How can the laser illumination lead to this surface modification? For the much higher SPP fluence used in2, the heat-induced stress confinement in the bulk altered the surface. If the process was also heat-induced here, it should persist for pulse lengths up to the picosecond range.

A laser pulse stretched to three times its original length by placing a 50 mm glass (N-BK7) into the beam does not lead to any additional adatom or vacancy clusters at a comparable SPP fluence (Fig. 4c,d). Only a few clusters change their position slightly between Fig. 4c,d, indicating an onset of phonon-driven, that is heat-induced, motion. The complete absence of additional clusters at an even slightly larger energy density than in the experiment presented in Fig. 4a,b demonstrates that the surface modification there is not related to thermal heating by the laser. It must therefore be electron-driven based on the following reasoning. For a laser illumination that is not in resonance with the adsorbate levels, the electrons of the metal absorb the photon energy14. A transfer of the electron energy to the lattice on the ps-time scale could heat it transiently to temperatures that are sufficient to induce changes thermally. In this case, the process should, at the same absorbed fluence, be independent of the pulse length of the laser up to the time of nuclear motion, i.e. ps. Alternately, the optically excited electrons could induce the observed processes directly, either in a single-electron or in a multi-electron process. For the latter process, the reaction yield depends on the pulse length, because the number of simultaneously available electrons decreases with increasing pulse-length. Furthermore, this number increases non-linearly with absorbed fluence14.

Fluence dependence of surface modification

Figure 5
figure 5

Spatial dependence of surface modification on Ag(100), \(10^7\) pulses: (a) difference of clusters of both types as extracted from STM images before and after illumination by subtraction of the two STM images; the indicated position within the laser spot profile are determined via the photoelectron signal, collected by the STM tip (b) Dependence of the number of laser-induced clusters N of both types (bars, right axis) and photo-electron signal I (dots, left axis) on position within the laser spot d; incoming SPP fluence of \(2.73~\hbox {mJ/cm}^2\) and absorbed SPP fluence of \(153~\upmu \hbox {J/cm}^2\).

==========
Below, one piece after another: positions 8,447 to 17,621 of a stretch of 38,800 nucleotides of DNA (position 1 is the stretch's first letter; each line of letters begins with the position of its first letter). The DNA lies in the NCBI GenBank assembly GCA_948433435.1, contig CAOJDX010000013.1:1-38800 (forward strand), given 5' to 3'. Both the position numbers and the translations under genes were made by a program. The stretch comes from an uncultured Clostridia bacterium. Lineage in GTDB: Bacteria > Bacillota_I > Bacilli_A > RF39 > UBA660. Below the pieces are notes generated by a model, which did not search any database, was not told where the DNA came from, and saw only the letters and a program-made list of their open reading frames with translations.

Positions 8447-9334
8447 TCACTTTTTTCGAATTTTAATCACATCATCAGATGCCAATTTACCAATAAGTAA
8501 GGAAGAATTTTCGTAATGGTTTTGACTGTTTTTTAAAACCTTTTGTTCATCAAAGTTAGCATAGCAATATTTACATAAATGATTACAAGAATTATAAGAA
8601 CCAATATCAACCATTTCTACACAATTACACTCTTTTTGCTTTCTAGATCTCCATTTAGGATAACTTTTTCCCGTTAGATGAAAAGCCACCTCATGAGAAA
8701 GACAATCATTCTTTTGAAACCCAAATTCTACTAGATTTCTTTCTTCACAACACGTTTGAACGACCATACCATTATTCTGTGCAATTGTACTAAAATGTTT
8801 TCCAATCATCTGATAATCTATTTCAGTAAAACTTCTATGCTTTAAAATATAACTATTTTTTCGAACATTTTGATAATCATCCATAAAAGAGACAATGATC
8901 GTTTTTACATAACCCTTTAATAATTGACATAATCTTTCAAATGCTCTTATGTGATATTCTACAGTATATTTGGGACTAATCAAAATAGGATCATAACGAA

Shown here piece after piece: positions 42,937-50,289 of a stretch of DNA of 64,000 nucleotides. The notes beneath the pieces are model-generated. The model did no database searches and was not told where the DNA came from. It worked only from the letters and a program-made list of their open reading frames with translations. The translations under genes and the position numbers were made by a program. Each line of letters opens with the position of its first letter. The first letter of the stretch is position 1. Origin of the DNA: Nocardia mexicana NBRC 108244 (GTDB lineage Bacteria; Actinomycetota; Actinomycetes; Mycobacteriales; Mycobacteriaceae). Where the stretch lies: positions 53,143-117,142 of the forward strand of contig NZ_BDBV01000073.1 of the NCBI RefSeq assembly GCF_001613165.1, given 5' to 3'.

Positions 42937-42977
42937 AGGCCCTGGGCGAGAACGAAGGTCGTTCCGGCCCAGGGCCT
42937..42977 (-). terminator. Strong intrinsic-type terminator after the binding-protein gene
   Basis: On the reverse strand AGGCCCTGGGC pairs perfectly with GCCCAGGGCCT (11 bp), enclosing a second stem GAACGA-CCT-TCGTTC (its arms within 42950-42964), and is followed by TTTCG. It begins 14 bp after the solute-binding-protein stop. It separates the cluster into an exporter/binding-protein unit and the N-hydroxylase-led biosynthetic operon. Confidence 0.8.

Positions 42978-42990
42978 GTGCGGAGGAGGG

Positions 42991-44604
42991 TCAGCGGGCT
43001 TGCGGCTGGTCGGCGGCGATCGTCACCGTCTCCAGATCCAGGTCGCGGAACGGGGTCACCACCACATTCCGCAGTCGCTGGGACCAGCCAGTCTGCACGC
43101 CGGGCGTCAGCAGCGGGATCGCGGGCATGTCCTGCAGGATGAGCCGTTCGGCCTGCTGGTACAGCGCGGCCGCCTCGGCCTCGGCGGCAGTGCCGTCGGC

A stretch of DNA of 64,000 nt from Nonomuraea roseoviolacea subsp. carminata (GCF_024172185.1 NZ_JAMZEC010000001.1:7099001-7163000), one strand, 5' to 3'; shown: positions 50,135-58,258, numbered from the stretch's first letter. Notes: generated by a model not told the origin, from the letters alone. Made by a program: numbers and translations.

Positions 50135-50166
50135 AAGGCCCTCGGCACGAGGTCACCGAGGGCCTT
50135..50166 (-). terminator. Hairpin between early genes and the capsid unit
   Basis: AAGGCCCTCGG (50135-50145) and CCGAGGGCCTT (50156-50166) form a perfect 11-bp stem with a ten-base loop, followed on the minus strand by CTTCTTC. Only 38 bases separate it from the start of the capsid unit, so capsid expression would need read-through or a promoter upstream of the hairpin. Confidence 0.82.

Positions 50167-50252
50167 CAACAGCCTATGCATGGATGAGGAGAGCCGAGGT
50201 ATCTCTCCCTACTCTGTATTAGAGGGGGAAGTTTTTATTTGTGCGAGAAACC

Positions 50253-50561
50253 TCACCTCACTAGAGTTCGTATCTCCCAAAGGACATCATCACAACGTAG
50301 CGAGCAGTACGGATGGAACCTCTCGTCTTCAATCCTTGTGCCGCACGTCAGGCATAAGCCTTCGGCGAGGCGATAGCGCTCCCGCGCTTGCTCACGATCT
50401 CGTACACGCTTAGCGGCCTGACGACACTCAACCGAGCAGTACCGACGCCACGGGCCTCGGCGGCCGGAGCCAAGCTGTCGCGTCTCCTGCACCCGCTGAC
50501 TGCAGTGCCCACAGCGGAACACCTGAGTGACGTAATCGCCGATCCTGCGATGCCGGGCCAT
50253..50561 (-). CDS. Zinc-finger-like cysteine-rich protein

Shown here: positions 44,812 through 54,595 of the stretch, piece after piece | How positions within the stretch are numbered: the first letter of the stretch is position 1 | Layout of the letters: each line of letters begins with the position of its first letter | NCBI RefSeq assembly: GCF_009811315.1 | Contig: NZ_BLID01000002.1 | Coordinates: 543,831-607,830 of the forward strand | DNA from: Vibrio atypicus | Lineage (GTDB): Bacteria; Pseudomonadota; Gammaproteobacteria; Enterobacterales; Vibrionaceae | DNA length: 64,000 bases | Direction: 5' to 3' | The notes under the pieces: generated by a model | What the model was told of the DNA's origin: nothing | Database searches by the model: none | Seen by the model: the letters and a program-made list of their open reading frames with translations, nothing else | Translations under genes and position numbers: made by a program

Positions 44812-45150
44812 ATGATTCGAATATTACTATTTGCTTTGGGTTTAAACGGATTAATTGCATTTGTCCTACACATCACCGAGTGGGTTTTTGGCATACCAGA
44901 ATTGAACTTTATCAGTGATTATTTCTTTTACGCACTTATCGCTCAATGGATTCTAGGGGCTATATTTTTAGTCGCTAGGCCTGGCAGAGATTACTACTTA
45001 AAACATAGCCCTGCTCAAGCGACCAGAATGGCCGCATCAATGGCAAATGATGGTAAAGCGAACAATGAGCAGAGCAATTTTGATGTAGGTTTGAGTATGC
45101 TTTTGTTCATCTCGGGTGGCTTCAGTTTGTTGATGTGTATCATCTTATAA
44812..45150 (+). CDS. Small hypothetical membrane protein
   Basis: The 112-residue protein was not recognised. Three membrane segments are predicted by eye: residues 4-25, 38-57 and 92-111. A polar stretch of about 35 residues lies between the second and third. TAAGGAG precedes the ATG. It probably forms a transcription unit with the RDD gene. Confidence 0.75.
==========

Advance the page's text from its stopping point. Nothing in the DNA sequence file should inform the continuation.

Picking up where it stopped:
To elucidate this electron-driven process, we compare STM images recorded at different positions within the laser spot, which represent different local fluences (Fig. 5a). The number of additional clusters decreases rapidly off focus. A shift by \(2.5~\upmu \hbox {m}\) halves and by less than \(6~\upmu \hbox {m}\) decreases the number of clusters by a factor of seven. The reduction of the calculated number of available photo-electron by only 15% across this range (Fig. 5b) suggests a non-linearity of the surface modification.

Figure 6
figure 6

Fluence dependence: (ad) Series of laser illuminations of the same surface region with increasing fluence; lower row: Zoom-in into the square marked in the upper row at enhanced contrast; \(10^7\) pulses at absorbed SPP fluences: (a,b) \({43}~\upmu \hbox {J/cm}^2\) (b,c) \({63}~\upmu \hbox {J/cm}^2\) (c,d) \({136}~\upmu \hbox {J/cm}^2\); \(\hbox {V}_t=130~\hbox {mV}\), \(\hbox {I}_t = 55~\hbox {pA}\)[Note that the laser alignment to the tip-sample region, though performed at much reduced fluence, leads already to the formation of a minor number of defects.]; (e,f) newly formed clusters \(\Delta \hbox {N}_i\) per \(1000~\hbox {nm}^2\), insets: same data on double-logarithmic scale with apparent linear fit: (e) vacancies (f) adatoms.